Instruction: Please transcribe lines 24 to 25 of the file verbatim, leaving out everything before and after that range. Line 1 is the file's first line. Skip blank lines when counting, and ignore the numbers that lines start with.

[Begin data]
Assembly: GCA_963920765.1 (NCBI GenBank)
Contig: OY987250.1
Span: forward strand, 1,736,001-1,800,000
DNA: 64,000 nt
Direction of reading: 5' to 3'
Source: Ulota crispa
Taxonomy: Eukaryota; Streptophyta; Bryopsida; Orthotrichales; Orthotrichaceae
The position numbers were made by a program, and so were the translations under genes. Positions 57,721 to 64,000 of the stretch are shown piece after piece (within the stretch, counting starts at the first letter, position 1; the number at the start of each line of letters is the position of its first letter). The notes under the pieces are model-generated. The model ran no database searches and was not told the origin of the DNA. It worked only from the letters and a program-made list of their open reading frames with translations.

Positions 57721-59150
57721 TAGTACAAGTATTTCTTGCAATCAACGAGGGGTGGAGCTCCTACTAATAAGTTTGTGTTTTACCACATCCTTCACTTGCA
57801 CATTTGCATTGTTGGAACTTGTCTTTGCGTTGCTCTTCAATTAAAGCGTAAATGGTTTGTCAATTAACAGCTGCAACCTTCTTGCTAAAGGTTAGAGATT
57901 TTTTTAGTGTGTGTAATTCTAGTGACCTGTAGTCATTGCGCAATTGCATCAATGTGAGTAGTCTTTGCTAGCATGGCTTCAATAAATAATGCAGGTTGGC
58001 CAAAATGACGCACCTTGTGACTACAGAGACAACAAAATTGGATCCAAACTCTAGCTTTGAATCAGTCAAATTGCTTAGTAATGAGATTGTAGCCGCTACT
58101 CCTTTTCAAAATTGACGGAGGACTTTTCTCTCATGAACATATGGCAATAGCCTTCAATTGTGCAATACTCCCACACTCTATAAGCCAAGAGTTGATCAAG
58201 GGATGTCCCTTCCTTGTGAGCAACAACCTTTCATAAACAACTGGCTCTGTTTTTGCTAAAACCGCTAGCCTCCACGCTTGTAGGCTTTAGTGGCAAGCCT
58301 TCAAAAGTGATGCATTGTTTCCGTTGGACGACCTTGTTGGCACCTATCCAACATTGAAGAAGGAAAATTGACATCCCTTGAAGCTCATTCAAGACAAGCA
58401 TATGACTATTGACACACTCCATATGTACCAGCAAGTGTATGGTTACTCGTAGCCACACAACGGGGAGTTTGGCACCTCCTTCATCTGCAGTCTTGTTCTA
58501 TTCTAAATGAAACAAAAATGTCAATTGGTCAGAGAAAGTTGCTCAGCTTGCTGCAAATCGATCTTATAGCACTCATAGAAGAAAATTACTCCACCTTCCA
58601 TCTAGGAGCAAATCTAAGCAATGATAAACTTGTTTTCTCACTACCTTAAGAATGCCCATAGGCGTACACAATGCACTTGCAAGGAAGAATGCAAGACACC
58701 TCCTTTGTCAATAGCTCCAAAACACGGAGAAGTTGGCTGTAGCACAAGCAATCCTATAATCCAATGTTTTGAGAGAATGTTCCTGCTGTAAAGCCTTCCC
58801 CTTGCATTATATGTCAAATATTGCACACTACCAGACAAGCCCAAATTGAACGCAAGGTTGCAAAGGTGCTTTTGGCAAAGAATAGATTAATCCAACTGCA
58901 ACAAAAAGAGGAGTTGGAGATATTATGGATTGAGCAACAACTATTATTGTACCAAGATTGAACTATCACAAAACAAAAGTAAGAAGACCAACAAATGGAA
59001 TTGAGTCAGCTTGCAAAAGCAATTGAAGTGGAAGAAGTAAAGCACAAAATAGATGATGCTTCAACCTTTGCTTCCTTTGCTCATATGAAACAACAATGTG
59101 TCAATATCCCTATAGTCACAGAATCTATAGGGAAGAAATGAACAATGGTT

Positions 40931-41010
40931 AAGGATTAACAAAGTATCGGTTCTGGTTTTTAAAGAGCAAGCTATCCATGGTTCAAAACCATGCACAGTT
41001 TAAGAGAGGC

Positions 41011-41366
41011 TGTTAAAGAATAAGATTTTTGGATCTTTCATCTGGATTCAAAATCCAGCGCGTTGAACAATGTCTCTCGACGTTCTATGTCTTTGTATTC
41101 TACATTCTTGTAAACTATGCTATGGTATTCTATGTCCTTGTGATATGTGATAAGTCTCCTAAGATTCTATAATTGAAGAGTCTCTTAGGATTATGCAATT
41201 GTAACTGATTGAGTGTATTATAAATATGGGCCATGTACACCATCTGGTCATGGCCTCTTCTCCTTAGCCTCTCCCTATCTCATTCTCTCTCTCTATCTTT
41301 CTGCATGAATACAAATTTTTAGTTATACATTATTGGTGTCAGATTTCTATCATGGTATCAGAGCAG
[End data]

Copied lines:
59101 TCAATATCCCTATAGTCACAGAATCTATAGGGAAGAAATGAACAATGGTT

Positions 40931-41010